* Brazil Bovespa down 1.1 pct
* Mexico IPC falls 1.33 pct
By Asher Levine
SAO PAULO, Jan 24 Global emerging market stocks
plunged on Friday as a worldwide currency selloff, worries over
slower growth in China and a roll-back of U.S. monetary stimulus
took Latin American stocks to a 4-1/2-year low.
The MSCI global emerging equities index fell for
the second consecutive day, losing 1.46 percent to close at its
lowest level in more than four months.
Key emerging market currencies have been battered recently
with the Turkish lira plunging to record lows
against the dollar, the Argentine peso suffering its
largest one-day decline in more than a decade and the South
African rand falling to a five-year low.
The MSCI Latin American stock index fell
2.14 percent to 2,916.73, its lowest level since July 2009.
In Latin America, Brazil's real slid to a five-month
trough, thanks in part to currency woes in neighboring
Argentina, whose rapid currency devaluation points to weaker
trade with Brazil.
The emerging-market selloff, which also led to a big day of
losses in U.S. equity markets, hurt Latin American stocks.
Emerging markets stocks and currencies, and to a lesser
extent bonds, have been pummeled in recent sessions as investors
fret over issues including slower growth in China and a decline
in U.S. monetary stimulus.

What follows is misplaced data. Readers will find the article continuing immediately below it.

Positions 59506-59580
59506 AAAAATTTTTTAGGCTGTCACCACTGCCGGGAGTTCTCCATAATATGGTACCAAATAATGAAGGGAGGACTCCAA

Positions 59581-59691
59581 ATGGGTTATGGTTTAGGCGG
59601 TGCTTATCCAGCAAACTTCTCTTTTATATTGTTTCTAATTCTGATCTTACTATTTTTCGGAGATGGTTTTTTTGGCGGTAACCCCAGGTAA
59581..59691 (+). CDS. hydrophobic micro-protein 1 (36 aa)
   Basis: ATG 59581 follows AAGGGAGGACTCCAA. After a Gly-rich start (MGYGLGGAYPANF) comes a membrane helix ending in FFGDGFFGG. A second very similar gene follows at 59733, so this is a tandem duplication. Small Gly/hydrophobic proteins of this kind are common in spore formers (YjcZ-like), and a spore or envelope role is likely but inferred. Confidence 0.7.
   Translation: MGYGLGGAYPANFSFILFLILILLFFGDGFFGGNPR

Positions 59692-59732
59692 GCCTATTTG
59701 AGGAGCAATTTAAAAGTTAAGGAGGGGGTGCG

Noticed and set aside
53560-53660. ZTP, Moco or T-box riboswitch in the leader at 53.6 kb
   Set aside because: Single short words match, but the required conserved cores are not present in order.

Brazil's benchmark Bovespa stock index dropped 1.1
percent to 47,787.38, a level it has not closed below since last
"The swing is a reflection of fear over investing in Brazil
and the exit of capital, with investors leaving the country,"
said Fausto Gouveia, an economist with Brazil's Legan Asset.
Shares of state-run oil company Petroleo Brasileiro SA
, known as Petrobras, fell 2.39 percent, while Itaú
Unibanco Holding SA, Brazil's largest non-government
bank, dropped 1.32 percent.
Brazil's Bovespa lost nearly 16 percent last year, compared
with a 2.23 percent loss in Mexico's IPC index and a 29.6
percent gain in the S&P 500 over the same period.
Most investors have blamed the fall on broad concerns over
economic fundamentals, erratic policy implementation and
heavy-handed government meddling in the private sector.
Mexico's IPC index fell 1.33 percent to its lowest level
Shares of lender Grupo Financiero Banorte fell
1.35 percent, while bottling firm Femsa lost 1.7
Chile's IPSA index posted its biggest one-day drop
since last August, falling 2.05 percent to 3,597.98 as only four
out of 40 stocks in the index hung onto gains.
Shares of retailer Falabella slid 2.43 percent,
while rival Cencosud fell 5.85 percent.